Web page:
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Re: Hybrid sunnies


    Always remember that it is our biological species concept. There is no
reason why the natural world has to obey our concept. My favorite exceptions
among fishes are the swordtails and platys. Many of the "species" can
interbreed, and they produce perfectly viable offspring. Nevertheless, as I
understand it, they behave like respectable species in the wild. Some
taxonomists would say that the ability to interbreed is a primitive
character and does not indicate a particularly close relationship (I
personally have a bit of trouble with this concept). This is one of the
reasons why Ed Wiley and others have the promoted the evolutionary species
concept. This concept adds the idea of pursuing a distinct evolutionary fate
and downplays the idea of interbreeding. This simply means that a lineage
that is an "evolutionary species" is primarily evolving on its own without
significant genetic pollution (if you will) from other evolutionary species.
Don't even get me started with plants; they have absolutely no respect for
our species concept.
This could be a good topic for a discussion, but I don't believe the best
minds in evolutionary biology have reached a consensus at this point.That's
what keeps the subject interesting.

-----Original Message-----
From: Josh Wiegert <jwiegert at nexus_v-wave.com>
To: nfc at actwin_com <nfc at actwin_com>
Date: Saturday, October 03, 1998 11:02 AM
Subject: Re: Hybrid sunnies

>  The bioloigcal species concept states that if an individual can reprodue
>with another individual (and, obviosuly, they're opposite sexes) and
>produce VIABLE offpsring, then they are teh saem species.  Viable
>indicates that not only must these fry not be three headed, kinked spined
>mutants that'll die in an hour (i.e., blood red parrot cichlids.. YUCH) in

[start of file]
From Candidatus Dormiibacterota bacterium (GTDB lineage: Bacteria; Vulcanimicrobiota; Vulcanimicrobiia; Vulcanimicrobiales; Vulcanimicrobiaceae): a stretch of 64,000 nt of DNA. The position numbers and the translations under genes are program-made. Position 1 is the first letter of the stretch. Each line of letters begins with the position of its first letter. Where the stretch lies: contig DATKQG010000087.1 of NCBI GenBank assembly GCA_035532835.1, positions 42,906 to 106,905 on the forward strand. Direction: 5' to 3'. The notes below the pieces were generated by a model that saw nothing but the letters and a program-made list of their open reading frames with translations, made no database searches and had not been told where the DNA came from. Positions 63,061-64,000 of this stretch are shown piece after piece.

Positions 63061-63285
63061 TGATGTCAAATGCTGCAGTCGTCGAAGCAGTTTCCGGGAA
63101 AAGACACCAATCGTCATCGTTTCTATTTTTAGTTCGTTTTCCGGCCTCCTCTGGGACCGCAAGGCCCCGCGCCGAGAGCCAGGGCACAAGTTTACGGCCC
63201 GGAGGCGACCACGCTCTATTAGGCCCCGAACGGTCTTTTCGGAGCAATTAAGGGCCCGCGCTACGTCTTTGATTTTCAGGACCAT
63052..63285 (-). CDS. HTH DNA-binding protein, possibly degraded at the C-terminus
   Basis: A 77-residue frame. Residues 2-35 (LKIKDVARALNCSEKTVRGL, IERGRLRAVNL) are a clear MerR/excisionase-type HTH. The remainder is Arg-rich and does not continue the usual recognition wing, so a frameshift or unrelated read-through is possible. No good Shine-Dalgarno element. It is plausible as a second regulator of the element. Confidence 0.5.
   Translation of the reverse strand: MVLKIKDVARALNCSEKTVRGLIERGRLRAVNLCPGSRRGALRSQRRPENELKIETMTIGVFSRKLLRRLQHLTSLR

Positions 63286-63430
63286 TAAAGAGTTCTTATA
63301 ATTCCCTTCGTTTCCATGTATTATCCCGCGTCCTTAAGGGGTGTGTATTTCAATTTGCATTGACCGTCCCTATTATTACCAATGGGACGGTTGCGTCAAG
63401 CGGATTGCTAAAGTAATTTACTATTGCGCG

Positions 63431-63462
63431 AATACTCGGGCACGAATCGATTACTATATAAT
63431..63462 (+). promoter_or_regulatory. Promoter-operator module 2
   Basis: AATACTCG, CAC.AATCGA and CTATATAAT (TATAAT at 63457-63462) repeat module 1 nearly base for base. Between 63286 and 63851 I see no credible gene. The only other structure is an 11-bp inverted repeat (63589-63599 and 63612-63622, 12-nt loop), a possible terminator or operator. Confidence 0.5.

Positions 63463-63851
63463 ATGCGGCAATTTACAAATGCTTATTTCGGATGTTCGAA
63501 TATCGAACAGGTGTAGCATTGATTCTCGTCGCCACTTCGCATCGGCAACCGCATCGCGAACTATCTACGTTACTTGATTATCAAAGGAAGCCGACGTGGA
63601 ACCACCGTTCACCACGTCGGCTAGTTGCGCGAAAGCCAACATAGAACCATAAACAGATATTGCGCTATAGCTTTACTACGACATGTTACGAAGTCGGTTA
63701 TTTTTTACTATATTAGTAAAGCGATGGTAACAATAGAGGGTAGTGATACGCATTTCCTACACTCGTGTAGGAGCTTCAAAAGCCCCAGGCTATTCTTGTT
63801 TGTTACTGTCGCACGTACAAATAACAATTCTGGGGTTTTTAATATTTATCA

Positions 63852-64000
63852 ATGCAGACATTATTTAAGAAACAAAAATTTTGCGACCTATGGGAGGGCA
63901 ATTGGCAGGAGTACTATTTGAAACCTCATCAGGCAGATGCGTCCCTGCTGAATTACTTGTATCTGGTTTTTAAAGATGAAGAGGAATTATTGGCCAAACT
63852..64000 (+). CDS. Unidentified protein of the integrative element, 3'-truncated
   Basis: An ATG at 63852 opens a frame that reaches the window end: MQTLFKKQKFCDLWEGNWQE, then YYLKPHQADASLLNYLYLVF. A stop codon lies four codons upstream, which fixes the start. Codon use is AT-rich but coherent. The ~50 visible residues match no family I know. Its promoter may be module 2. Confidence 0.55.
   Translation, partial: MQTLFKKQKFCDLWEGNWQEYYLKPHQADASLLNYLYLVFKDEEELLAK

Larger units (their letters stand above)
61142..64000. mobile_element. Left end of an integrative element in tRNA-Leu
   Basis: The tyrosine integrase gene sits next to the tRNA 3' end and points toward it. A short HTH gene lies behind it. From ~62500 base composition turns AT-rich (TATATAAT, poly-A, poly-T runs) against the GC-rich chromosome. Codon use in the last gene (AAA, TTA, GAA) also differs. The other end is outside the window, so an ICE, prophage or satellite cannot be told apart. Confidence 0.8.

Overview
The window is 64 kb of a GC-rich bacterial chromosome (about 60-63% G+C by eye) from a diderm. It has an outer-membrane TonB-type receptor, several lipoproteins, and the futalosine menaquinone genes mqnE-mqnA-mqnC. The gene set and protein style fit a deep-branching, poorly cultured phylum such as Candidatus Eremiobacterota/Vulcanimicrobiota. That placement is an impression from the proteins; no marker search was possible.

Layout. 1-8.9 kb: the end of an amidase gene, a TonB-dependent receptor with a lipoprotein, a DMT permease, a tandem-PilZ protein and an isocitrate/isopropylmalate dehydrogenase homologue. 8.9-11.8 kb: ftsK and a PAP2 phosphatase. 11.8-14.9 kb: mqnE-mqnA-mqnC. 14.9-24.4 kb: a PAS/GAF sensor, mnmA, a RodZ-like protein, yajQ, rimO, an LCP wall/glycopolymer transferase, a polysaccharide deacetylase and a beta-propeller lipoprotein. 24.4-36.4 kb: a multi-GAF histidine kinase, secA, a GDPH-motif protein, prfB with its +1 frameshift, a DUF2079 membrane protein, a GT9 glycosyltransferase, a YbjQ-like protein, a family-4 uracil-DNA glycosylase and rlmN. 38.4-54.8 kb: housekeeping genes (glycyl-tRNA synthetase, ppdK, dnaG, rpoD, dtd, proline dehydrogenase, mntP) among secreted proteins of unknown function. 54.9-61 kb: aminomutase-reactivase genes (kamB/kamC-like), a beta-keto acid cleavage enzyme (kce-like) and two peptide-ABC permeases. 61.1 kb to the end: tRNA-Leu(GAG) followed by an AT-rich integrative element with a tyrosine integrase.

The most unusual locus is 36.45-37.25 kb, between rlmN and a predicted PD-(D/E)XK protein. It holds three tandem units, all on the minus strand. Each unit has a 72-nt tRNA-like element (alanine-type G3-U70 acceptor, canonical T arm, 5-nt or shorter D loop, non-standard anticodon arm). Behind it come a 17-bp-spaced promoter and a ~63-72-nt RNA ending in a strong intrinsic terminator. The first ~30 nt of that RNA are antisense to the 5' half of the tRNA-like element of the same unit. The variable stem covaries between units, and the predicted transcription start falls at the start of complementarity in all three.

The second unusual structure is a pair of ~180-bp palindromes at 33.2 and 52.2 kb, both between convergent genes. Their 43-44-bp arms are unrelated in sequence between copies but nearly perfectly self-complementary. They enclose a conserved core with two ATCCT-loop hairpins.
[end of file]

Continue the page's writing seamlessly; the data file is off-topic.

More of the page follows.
>the natural world, but they must be able to reproduce and produce
>offspring that'll survive.  With a lot of lower organisms, this concept
>really messes with out species ideas.  Fish, a "higher" organism, time and
>time again like to screw with this.  I'm uncertain if these sunfish can
>interbreed and continue to produce viable offspring.  It would truly come
>to no surprise to me if they could.  Biologists can't even figure out what
>it means to be alive (definitiaion 1 includes fire and crystals.
>definition 2 includes cars.  Definition 3 says a mule is not alive.
>Definition 4 says ... ), let alone what ti really means to be of the same
>species. :)
>J. L. Wiegert
> Dubotchugh yIpummoH.                      bI'IQchugh Yivang!
>Native Fish Conservatory Mailing List (NFC at actwin_com) Administrator.
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>On Sat, 3 Oct 1998, Richard E Matheson wrote:
>> -----Original Message-----
>> From: R W Wolff <raywolff at juno_com>
>> To: nfc at actwin_com <nfc at actwin_com>
>> Date: Saturday, October 03, 1998 1:20 AM
>> Subject: Re: Hybrid sunnies
>> >Longears, or any lepomis for that matter, will hybridize....
>> Damned disrespectful of our species concept aren't they? I don't think we
>> should let them get away with it! Perhaps education is the key; if they
>> hybridization was wrong, perhaps they would do the right thing.
>> Actually, the scientific literature contains many examples of
>> in fishes. In a some (many?) cases this seems to happen in somewhat
>> disturbed situations such as when a damn separates some individuals from
>> normal spawning grounds of their species and/or forces them into
>> close quarters with a related species (I think some famous person said
>> you can't be with the one you love, love the one you're with). In sunnies
>> and some minnows it seems to be a relatively normal byproduct of their
>> spawning behavior, but, as Ray Wolff said, the hybrids don't seem to
>> for many generations. Although I have not rechecked the literature on
>> point, I would suspect that many of them are either sterile or have
>> reduced fertility.
>> Ed